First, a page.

The New York City Marathon is considered one of the best road marathons in the world and, in November, Trish Davidson will pound the pavement in honour of her daughter’s two year marathon treatment for ALL. Determined to help others, Trish is fundraising to help the Leukaemia Foundation improve treatments and find cures for blood cancer.

Read Trish’s story and find out how you can register for the New York City Marathon

Nic’s Cradle Challenge for “a true champion forever in our hearts”

At 26, Nic Easton dreamt of cycling from Sheffield to Cradle Mountain and back with his dad, after his treatment for leukaemia was over. Sadly, Nic passed away before he could realise his dream but on Sunday February 28, more than 70 cyclists will honour his memory with Nic’s Cradle Challenge fundraising bike ride.

Limited places are still available if you’d like to join Nic’s Cradle Challenge

Ride As One cyclists ready for New Zealand’s South Island challenge

Preparing to brave the elements of New Zealand’s South Island on February 22nd, Steve Quinn is one of a 35-strong Ride As One cycling team raising funds to help the Leukaemia Foundation support people with blood cancer.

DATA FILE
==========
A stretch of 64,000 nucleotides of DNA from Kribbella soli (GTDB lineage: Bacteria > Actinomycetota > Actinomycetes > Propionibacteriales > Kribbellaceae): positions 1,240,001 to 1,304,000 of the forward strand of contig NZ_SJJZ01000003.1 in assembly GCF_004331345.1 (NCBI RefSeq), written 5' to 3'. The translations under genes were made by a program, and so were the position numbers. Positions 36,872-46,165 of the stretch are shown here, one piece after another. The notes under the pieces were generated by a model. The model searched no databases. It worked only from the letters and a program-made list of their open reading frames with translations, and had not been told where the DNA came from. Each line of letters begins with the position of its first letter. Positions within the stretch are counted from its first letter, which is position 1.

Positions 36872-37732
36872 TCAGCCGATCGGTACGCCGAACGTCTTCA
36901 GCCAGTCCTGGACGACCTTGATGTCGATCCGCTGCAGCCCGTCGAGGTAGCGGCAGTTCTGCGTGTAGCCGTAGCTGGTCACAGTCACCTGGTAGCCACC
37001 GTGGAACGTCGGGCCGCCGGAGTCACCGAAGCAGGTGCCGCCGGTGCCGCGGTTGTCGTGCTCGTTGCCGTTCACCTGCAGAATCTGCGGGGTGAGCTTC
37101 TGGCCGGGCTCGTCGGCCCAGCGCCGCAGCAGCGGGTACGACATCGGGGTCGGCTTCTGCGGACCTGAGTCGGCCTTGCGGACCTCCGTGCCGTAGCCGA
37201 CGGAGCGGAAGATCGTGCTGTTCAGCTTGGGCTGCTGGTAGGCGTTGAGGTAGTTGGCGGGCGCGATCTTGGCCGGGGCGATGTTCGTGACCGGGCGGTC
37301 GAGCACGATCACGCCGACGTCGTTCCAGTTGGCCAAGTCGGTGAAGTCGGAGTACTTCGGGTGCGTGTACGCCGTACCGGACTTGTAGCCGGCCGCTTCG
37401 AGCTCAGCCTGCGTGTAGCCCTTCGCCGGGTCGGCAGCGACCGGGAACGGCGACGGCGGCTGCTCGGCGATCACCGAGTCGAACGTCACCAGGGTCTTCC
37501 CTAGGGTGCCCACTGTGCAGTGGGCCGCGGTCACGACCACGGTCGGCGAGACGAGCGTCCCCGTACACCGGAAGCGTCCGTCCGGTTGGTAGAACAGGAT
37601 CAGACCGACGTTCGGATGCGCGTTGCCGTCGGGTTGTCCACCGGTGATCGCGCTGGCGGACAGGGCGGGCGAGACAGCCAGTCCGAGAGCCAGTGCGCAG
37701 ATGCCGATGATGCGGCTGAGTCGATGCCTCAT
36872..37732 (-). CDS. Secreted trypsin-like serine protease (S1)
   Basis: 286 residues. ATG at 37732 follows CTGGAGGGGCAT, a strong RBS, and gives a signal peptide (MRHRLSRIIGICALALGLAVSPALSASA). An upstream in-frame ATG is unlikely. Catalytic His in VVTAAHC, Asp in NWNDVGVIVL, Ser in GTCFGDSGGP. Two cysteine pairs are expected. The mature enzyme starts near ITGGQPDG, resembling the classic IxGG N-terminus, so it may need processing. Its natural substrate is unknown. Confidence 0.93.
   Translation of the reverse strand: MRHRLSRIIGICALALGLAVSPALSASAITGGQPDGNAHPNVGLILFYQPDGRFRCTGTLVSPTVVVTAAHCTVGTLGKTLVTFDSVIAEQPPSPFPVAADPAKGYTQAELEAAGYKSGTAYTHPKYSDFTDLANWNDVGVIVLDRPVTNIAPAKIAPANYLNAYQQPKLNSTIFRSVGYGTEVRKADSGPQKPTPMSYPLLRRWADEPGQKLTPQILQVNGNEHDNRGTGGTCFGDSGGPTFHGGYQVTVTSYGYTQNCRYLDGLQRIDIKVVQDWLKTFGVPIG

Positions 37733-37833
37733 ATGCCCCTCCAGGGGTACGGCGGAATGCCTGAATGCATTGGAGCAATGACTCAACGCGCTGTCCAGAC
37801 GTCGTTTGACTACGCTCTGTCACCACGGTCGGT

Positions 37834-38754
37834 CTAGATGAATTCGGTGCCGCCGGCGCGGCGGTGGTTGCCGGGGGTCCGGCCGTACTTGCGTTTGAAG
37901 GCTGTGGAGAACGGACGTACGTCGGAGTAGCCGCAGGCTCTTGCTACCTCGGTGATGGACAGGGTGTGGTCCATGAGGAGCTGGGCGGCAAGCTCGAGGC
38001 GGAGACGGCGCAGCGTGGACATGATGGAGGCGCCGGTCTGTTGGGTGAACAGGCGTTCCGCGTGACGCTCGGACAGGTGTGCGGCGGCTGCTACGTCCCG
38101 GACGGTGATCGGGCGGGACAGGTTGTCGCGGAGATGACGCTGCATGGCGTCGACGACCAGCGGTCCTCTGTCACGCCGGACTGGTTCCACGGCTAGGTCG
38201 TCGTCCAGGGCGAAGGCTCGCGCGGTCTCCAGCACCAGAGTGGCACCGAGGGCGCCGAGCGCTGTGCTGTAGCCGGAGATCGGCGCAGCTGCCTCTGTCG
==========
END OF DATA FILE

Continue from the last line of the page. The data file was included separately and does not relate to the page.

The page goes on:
Find out why Steve Quinn is ‘hooked’ on Ride as One and help spur him across the finish line

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REBLOG: Not Doing Lent

For those who commemorate it (like me) today marks the start of Lent – Ash Wednesday. When I was in primary school, the thing that I’d always give up would be chocolate. Simple and basic, but hard at times … it got into a routine, but was good for young me. In Year 12, I forbade myself from going to certain websites which were major distractors to study. That was helpful then. Over the past few years I’ve tried to do something different instead. I try to be kinder to certain people I tend to get annoyed at, or something like that.

This year, I’ll be following the advice given below…looking at what I really love and why, then trying to do more of that and less of other things. As well as practice my sense of situational awareness.

I Don’t Want To Do Lent This Year

by Michael K. Marsh

Lent, Ash Wednesday, Matthew 6:16 16-21,  Mary Oliver, Reflection, DesertAs I write this reflection it’s the third week in Epiphany and I’ve been thinking about Lent for a couple of weeks now. I am thinking about Shrove Tuesday; the pancake supper, the palms we will burn, and the ashes we will prepare for the next day’s liturgy. I am thinking about the fragility of life, mortality, and the ashes that will mark our foreheads on Ash Wednesday. I am thinking about the Church’s invitation “to the observance of a holy Lent by forty days of self-examination and repentance; by prayer, fasting, self-denial; and by reading and meditating on God’s holy Word.” The old voices in my head are asking, “What are you giving up for Lent this year?”